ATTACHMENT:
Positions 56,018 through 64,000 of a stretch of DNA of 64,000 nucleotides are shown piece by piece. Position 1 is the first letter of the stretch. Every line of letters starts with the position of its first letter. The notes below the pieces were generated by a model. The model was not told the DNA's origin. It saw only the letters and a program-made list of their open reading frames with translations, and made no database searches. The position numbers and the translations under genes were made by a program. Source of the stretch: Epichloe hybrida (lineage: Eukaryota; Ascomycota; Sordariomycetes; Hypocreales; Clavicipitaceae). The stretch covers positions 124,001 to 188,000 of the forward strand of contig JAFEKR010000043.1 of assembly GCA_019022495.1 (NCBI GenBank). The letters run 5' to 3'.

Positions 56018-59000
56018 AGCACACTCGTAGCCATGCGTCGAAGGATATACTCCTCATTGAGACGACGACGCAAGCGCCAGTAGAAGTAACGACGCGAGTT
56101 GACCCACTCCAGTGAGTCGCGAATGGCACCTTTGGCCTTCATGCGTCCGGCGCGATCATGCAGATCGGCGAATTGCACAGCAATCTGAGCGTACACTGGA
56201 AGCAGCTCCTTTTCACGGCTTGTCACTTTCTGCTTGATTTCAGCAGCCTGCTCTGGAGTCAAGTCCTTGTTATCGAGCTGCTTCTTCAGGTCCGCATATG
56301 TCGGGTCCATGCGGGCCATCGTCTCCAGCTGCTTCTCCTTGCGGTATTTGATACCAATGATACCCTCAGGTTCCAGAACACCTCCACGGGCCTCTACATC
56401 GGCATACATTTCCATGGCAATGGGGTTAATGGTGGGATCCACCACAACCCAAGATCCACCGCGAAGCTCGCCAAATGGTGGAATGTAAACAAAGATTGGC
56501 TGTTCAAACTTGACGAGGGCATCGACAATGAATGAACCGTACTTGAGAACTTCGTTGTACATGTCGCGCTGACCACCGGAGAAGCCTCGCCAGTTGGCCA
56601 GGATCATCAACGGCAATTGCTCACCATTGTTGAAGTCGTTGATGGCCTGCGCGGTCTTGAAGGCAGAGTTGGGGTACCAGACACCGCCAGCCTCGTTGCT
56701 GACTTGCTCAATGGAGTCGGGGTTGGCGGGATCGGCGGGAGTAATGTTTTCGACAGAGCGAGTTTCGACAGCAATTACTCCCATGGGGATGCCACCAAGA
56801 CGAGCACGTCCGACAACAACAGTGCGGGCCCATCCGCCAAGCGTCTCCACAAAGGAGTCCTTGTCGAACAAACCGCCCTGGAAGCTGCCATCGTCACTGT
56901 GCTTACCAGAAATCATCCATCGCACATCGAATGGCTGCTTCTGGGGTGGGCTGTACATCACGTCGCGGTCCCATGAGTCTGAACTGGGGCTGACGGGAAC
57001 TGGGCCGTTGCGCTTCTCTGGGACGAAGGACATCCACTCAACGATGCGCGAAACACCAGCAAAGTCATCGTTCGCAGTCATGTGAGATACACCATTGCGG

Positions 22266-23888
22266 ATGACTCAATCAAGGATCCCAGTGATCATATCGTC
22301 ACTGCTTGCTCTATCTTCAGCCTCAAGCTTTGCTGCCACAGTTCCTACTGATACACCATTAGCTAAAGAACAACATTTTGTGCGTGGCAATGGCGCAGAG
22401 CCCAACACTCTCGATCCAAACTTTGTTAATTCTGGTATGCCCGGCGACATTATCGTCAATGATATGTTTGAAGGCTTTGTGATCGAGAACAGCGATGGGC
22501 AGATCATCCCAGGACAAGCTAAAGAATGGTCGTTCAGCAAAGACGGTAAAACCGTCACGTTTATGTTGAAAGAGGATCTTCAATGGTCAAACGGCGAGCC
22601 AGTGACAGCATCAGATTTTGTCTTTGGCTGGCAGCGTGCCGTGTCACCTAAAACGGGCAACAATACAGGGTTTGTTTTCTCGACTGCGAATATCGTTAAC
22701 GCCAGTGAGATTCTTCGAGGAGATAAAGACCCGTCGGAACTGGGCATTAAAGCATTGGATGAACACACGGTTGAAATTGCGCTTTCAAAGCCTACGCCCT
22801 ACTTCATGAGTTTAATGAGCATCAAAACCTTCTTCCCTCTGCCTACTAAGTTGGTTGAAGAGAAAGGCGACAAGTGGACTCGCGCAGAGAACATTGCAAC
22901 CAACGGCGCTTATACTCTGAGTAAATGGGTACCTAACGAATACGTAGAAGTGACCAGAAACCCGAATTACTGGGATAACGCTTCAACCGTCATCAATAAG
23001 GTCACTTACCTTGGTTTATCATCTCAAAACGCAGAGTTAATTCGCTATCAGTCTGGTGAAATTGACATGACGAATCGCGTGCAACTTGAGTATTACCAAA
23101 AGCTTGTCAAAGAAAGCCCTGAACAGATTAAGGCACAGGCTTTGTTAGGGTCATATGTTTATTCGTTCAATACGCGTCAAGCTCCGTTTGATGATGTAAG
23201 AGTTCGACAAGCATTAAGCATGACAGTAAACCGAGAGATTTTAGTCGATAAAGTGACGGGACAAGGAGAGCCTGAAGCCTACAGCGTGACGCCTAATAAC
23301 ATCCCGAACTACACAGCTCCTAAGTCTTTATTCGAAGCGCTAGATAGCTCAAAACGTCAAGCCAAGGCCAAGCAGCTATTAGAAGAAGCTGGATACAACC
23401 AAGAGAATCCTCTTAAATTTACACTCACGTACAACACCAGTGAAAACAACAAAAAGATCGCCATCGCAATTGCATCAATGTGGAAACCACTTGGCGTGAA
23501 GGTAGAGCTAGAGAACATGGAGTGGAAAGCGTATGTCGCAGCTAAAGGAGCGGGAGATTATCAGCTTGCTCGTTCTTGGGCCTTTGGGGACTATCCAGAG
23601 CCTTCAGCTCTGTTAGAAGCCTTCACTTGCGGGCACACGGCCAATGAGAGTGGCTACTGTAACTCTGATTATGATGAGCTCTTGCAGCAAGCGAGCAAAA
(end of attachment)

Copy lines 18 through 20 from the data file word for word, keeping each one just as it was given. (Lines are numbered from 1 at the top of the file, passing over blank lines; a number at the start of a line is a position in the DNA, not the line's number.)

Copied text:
22501 AGATCATCCCAGGACAAGCTAAAGAATGGTCGTTCAGCAAAGACGGTAAAACCGTCACGTTTATGTTGAAAGAGGATCTTCAATGGTCAAACGGCGAGCC
22601 AGTGACAGCATCAGATTTTGTCTTTGGCTGGCAGCGTGCCGTGTCACCTAAAACGGGCAACAATACAGGGTTTGTTTTCTCGACTGCGAATATCGTTAAC
22701 GCCAGTGAGATTCTTCGAGGAGATAAAGACCCGTCGGAACTGGGCATTAAAGCATTGGATGAACACACGGTTGAAATTGCGCTTTCAAAGCCTACGCCCT